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Andrei Bitov: Пушкинский дом (Pushkin House)

Bitov had finished this novel in 1971 but it was first published in Russian in the United States in 1978 and in Russia only in 1987. The book is divided into three sections and a prologue. The prologue is called What Is to Be Done?, obviously taken from the novel of the same name, as well as responses by Tolstoy and Lenin. What Is to Be Done? was itself a response to Fathers and Sons, the title of the first section of this novel. The second section is called Hero of Our Time, also a famous Russian novel, while the third section is called The Humble Horseman, in Russian a play on words with the famous poem, The Bronze Horseman, which was the inspiration for the brilliant Петербург (Petersburg).

While paying homage to and freely referring to these and other great Russian novels, Bitov’s novel is very much a complex post-modern work about Soviet Russia during the 1950s and 1960s. It follows the story of Lyova Odoevstev who, like Bitov, was born in Leningrad in 1937. The Prologue which, as Bitov tells us, was written after the rest of the book, describes a scene of devastation in the Pushkin House, a literary institute in what was then Leningrad. The devastation includes the body of a man around thirty years of age, who turns out to be Odoevstev. Bitov then goes on to give an account of Odoevstev’s life up to his death, with many authorial interjections in the story. The first section – Fathers and Sons – tells of Odoevstev’s attempt to reconstruct some of his hidden past. His grandfather was a linguist but was caught up in the Stalinist purges and sent to a camp and subsequently disowned by his family. However, it’s now the post-Stalinist thaw and his grandfather is released but he is not the hero that Odoevstev is expecting but, not surprisingly, a bitter old man. The second section is about Odoevstev’s childhood and, in particular, his awakening sex life. The third section is set in the Pushkin House. Odoevstev’s friend, Mitishatyev, whom we have briefly met at the end of the previous two sections, arrives with some friends. As it is the October Revolution holiday period, there is a lot of merriment and drinking going on in the city. Inside the Pushkin House there is also some merriment and lots of literary allusions. The section contains a chapter called The Duel which, to those versed in Russian literary history, will recall several famous literary duels, including those that led to the deaths of Pushkin and Lermontov and, in fact, specifically mentions seven famous literary duels. In this case, the duel involves Odoevstev and Mitishatyev and leads to Odoevstev’s death. Or perhaps not, for soon after, Bitov revives his hero, in true post-modernist fashion.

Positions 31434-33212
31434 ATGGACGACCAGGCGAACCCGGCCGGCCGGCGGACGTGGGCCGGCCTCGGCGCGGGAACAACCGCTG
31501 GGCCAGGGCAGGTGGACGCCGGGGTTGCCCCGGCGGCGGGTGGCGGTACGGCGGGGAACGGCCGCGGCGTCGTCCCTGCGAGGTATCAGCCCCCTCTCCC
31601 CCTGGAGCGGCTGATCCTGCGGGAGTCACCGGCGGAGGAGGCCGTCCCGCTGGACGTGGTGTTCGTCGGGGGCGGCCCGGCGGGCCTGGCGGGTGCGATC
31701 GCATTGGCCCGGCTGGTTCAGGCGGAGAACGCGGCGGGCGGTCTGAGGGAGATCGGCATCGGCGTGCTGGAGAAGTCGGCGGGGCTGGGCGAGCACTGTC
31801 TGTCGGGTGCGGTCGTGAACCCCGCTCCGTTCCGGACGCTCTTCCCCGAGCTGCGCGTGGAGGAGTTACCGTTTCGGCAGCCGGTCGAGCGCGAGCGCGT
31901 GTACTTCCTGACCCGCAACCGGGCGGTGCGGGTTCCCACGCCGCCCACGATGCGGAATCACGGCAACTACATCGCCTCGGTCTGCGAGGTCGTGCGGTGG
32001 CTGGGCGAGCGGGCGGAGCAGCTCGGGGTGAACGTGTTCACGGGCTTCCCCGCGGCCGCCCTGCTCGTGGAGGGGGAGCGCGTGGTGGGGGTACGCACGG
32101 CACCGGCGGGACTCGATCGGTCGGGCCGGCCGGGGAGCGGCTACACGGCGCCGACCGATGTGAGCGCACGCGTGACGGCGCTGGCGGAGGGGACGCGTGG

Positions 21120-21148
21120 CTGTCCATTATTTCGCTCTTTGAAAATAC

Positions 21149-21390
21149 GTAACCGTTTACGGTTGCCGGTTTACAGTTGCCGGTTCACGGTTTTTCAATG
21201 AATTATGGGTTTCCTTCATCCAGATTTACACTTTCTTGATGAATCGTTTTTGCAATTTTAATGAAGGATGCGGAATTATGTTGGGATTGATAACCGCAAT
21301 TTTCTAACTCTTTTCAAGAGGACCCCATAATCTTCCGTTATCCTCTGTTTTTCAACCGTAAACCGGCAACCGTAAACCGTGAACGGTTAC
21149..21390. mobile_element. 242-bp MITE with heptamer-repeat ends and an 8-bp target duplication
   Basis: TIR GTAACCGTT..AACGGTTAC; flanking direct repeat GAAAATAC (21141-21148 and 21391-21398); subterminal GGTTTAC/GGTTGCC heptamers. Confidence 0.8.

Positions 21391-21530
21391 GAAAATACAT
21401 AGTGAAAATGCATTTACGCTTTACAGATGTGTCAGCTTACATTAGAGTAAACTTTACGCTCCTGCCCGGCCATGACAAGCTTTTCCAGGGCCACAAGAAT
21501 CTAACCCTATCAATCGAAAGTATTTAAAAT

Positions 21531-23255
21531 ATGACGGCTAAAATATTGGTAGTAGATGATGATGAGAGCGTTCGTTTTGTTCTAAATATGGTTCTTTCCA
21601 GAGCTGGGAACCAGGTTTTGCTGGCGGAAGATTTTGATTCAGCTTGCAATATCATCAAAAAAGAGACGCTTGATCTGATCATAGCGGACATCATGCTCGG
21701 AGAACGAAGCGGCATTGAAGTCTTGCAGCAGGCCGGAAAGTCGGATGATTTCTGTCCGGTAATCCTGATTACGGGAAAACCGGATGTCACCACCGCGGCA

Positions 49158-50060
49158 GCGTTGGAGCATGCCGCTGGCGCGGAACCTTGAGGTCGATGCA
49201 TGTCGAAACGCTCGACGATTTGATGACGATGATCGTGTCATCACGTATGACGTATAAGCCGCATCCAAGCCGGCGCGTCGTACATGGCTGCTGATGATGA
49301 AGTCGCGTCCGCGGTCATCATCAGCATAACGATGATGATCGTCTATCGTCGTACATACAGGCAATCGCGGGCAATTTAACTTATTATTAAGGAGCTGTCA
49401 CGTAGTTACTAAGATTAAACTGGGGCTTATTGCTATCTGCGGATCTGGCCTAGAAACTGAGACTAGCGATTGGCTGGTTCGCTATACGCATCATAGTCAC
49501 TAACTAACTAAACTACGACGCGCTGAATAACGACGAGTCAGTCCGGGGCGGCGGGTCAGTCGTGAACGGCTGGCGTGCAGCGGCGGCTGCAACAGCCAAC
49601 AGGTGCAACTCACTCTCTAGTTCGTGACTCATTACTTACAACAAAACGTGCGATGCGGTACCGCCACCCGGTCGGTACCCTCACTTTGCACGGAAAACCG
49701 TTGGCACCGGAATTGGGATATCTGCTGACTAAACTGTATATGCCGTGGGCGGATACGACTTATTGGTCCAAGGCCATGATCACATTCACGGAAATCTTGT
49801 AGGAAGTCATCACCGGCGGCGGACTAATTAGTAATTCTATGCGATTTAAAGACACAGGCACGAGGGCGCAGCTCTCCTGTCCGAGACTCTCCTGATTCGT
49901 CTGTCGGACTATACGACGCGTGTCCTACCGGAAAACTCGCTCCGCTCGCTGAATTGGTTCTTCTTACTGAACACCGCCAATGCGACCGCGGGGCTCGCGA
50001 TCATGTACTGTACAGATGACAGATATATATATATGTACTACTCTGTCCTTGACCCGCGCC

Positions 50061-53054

The novel is a brilliant novel along the lines of the Петербург (Petersburg) and Мастер и Маргарита (The Master and Margarita). As with those two novels, it does require some effort by the reader and a knowledge of Russian literature and Russian literary history, though the English translation does have copious notes for the less well-informed but the effort will be well worth it for those that appreciate the somewhat offbeat, highly imaginative novel that Russians can produce.

Publishing history

First published in 1978 by Ardis
First published in 1987 in English by Farrar, Straus & Giroux
tb Susan Brownsberger